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Mirroring the reality in interrogation rooms: A proposal to record interrogations in Singapore

Manogaran, Sugenya (2021) Mirroring the reality in interrogation rooms: A proposal to record interrogations in Singapore. Honours thesis, Murdoch University.

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Wrongful convictions are grave miscarriages of justice as the wrongfully convicted individuals endure catastrophic sufferings. Such convictions are only identified as ‘wrongful’ upon exonerations. The most basic wrongful conviction cases arise when individuals are adjudged guilty for crimes they did not commit (often known as ‘wrong man’ cases) or when convictions are obtained even though there was no commission of crimes (often known as ‘no crime’ cases). Though of noteworthy concern, cases of wrongful convictions plagued by ‘no crime’ errors are beyond the scope of this paper. Rather, this paper encompasses discussions on ‘wrong man’ cases, with an emphasis on false confessions.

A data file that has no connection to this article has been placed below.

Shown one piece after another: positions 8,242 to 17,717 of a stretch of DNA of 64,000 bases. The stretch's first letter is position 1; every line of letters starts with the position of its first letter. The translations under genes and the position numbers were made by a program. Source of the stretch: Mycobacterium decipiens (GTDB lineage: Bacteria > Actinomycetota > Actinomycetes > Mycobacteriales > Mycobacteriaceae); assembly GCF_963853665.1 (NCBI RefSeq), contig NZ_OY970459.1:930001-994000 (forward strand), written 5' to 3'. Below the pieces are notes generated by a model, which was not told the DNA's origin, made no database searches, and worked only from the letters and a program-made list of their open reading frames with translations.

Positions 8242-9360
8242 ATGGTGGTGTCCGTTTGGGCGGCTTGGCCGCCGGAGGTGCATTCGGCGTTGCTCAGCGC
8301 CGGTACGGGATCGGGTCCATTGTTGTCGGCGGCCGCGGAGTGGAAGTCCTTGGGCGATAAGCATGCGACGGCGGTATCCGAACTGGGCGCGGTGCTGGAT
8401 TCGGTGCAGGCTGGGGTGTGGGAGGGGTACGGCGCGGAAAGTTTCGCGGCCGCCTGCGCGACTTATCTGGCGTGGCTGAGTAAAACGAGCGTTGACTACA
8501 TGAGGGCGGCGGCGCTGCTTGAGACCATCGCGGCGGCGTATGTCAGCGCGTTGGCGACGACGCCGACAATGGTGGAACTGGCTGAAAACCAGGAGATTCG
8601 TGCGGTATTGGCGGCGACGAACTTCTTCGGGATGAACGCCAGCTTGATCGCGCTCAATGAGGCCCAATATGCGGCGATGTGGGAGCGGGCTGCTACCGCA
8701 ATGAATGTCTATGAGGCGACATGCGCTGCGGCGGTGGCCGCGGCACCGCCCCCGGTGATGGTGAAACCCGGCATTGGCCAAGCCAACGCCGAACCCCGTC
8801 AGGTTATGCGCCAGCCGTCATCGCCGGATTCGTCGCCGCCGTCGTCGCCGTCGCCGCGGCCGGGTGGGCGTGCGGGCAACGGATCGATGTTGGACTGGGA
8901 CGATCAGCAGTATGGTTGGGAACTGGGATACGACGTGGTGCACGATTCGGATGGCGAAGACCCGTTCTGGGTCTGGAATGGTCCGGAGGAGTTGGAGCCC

Although false confessions remain one of the widely studied causes of wrongful convictions, they remain counterintuitive. A central issue in false confessions is that people, being rational, find it impossible to comprehend how people would confess to crimes they did not commit. Author David Karr Shipler wrote, ‘intuition holds that the innocent do not make false confessions’.1 At the heart of this statement is the assumption that no one engages in self-destructive behaviour. Some commentators have attributed the reasons for false confessions to mental illnesses or coercion by law enforcement officers. This paper agrees with the latter and will consider in-depth the causes of false confessions, including the investigative methods by which these confessions are elicited.

As a result of the analysis, this paper will recommend that all countries, particularly Singapore, record custodial interrogations. While Singapore has implemented new changes such as recording statements in the form of audiovisuals for selected offences, these have not wholly guaranteed the absence of false confessions and wrongful convictions.

Essentially, this paper is written with three purposes in mind: (a) to examine the extent of miscarriages of justice caused by false confessions and wrongful convictions; (b) to analyse the criminal justice system in Singapore in the context of obtaining statements from accused persons and the admissibility of such statements; and finally (c) to suggest that serious considerations should be accorded to recording custodial interrogations in Singapore as to enable a more adjudicated process which will, in turn, reduce false confessions and wrongful convictions.

Item Type: Thesis (Honours)
Murdoch Affiliation(s): Law and Criminology
Supervisor(s): Shaw, Steve
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